New Zealand's Prime Minister Announces His Resignation

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New Zealand Prime Minister John Key, at the Asia-Pacific Economic Cooperation on Nov. 19.

New Zealand Prime Minister John Key surprised his country, announcing that he would be resigning in a week's time. Key, who is also leader of the National Party, made his decision public at a press conference on Monday afternoon local time.

"Sometimes you've got to make hard decisions to make right decisions," Key told reporters. "This is the hardest decision I've ever made, and I don't know what I'll do next."

Key has served eight years as New Zealand's prime minister — and, according to The Guardian, he was "one of the most popular prime ministers in New Zealand's history." He won his third term in office in September 2014.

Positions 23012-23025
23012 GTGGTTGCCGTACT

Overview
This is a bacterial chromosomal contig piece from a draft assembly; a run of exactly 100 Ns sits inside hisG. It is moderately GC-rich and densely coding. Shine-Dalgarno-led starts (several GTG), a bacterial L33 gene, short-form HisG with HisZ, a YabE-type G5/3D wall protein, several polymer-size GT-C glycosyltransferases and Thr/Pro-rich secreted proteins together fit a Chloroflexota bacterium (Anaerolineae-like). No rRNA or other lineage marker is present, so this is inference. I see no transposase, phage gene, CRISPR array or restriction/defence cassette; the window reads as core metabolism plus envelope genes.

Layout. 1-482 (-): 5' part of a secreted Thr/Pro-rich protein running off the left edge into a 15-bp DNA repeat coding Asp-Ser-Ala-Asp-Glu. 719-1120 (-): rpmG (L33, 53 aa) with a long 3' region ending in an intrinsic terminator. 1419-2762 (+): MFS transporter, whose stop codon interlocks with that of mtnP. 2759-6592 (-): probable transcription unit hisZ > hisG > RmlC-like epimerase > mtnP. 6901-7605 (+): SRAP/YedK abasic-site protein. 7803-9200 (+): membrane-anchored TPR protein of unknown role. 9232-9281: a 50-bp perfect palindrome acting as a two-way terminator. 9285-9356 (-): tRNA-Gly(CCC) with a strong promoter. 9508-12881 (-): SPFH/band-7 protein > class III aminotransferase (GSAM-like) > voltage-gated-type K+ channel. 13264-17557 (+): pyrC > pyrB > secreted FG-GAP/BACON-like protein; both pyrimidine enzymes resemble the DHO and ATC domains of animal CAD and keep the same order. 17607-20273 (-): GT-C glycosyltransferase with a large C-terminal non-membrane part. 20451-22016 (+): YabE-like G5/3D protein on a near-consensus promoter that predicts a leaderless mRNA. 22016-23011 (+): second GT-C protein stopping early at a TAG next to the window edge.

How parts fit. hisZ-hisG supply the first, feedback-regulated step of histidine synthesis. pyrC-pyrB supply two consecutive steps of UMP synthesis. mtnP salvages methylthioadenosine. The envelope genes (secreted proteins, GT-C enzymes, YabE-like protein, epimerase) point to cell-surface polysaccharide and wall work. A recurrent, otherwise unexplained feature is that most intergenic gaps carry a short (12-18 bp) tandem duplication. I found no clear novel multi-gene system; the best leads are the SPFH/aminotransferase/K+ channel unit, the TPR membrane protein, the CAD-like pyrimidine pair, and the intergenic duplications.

At his press conference, Key said that it was the "right time" to step down, noting that he made his decision after a "pretty long discussion" with his wife. "On a family basis," said the father of two, "I don't think I could commit much longer than the next election."

Now, attention turns to who will replace Key at the top of his party and his country's government. Key threw his support behind Bill English, his deputy prime minister and minister of finance.

English, for his part, has not made a final decision yet whether he will seek to take up the mantle of prime minister.

"I'll be talking to caucus and family today and tonight," English told reporters. "I wouldn't stand if there wasn't strong caucus support for me standing."

The matter will be decided at a National Party caucus on Dec. 12, the same date Key has said he will formally step down.

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